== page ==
Howe decision a bad joke
The AFL must move immediately to make it clear to umpires that the type of contact Jeremy Howe made with Tom McDonald in the Queen’s Birthday clash on Monday is still a mark and not a free kick.
It should do so because the guidelines it sent to its own umpires indicated that it could be paid as a free kick.
When the league’s head of football operations Steve Hocking launched a raft of rule changes on the public last year, including the 6-6-6 starting positions, the changes in the 50m penalty rule, limitations on runners and changes to kick-in rules, it is fair to say the league was pleased with its own work and indulged in a bit of chest beating.
“We have listened to our fans, players, coaches, umpires and clubs,” Hocking said at the time.
“The rule changes and interpretations protect and respect the traditions of Australian Football while progressing our game. We all want more of what makes our game great — free-flowing passages of play, one-on-one contests and players having space to play on instinct.
“These changes are about giving players the best chance to play the best game and giving the fans more of what they love.”
One of the rule shifts barely commented on at that point was what has become known as the Toby Greene or “studs-up” rule. In the AFL’s rules of the game, it is rule 17.7.2 (d) and prohibits the “use of boot studs in a manner likely to cause injury”.
We need to be clear that the free kick paid on Monday was not the fault of young umpire Alex Whetton, who blew the whistle. It is the fault of the AFL for its own murky guidelines around the introduction of the rule.
The rule was specifically introduced because of a number of incidents involving Greene, most notably when the Greater Western Sydney star put his foot high into the bodies of then Western Bulldog Luke Dahlhaus and Sydney defender Nic Newman as they were running front on at him in marking contests.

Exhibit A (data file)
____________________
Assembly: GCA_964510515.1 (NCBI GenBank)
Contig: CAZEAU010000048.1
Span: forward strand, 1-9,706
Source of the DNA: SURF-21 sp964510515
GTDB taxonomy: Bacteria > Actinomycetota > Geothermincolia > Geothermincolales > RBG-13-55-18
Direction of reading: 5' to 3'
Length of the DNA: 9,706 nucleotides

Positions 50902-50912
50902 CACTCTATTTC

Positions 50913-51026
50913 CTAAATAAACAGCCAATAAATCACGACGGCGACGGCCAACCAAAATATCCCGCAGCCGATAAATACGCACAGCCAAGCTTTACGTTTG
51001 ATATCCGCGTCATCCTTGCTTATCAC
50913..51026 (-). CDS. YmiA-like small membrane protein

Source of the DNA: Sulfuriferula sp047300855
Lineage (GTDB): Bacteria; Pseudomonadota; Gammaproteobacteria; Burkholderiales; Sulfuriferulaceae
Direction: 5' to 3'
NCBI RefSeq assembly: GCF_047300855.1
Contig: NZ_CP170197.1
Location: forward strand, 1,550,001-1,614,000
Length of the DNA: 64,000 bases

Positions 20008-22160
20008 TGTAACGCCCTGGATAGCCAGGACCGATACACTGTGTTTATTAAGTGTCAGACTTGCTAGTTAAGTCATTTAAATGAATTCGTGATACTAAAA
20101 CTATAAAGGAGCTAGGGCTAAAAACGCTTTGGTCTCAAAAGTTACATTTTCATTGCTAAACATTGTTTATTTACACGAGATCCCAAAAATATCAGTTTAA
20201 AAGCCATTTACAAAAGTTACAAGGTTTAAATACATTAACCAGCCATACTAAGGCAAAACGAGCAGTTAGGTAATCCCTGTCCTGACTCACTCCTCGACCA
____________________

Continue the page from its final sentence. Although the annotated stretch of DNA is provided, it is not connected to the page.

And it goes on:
The intention of the rule should never have been to stop Howe doing what he did on Monday, and does do regularly in games — using his foot to further elevate himself in a marking contest when an opponent is not facing him. If the league is to be true to Hocking’s word — that its rule changes introduced last year were about enhancing the game and keeping what makes the game great in place, it will move quickly to clear this up.
If not, then we have just identified yet another cloud of bulldust that has come out of AFL House. Hopefully the rain this week will dampen that.
The AFL tries to be as prescriptive as possible with its rule changes — to make what is a very difficult job for umpires a little easier.
But seriously folks, it is tougher to spot the difference between television’s Judge Judy and Judge Juddy, who went down the slide into the ice on The Big Freeze on Monday than it is to tell the difference between what Howe did and what Greene was doing last year.
Any umpire who can’t spot that difference doesn’t belong on an AFL field.
All they need is a proper set of guidelines put in front of them.
As we understand it, that is what umpires don’t currently have when it comes to this rule.
One of their best, Brett Rosebury, posted examples of what umpires had been told were free kicks on social media.
One of them, involving West Coast’s Josh Kennedy, looked very similar to what Howe did against Melbourne.
This not only flies in the face of Hocking’s claim that we are enhancing what is great about the game, it is also bereft of commonsense.
While Greene’s martial arts style fend-offs were a “bad look” the reality is that knees used in marking contests are far more likely to cause injury.
Provided the attempts of the player using the knee to take the mark are genuine and not aimed at causing injury, we accept any injury caused as a genuine accident.
Come on AFL. Admit you got something wrong and make this right before it gets more embarrassing.
... we have just identified yet another cloud of bulldust that has come out of AFL House.
Collingwood’s Jeremy Howe was penalised after this hanger over Tom McDonald.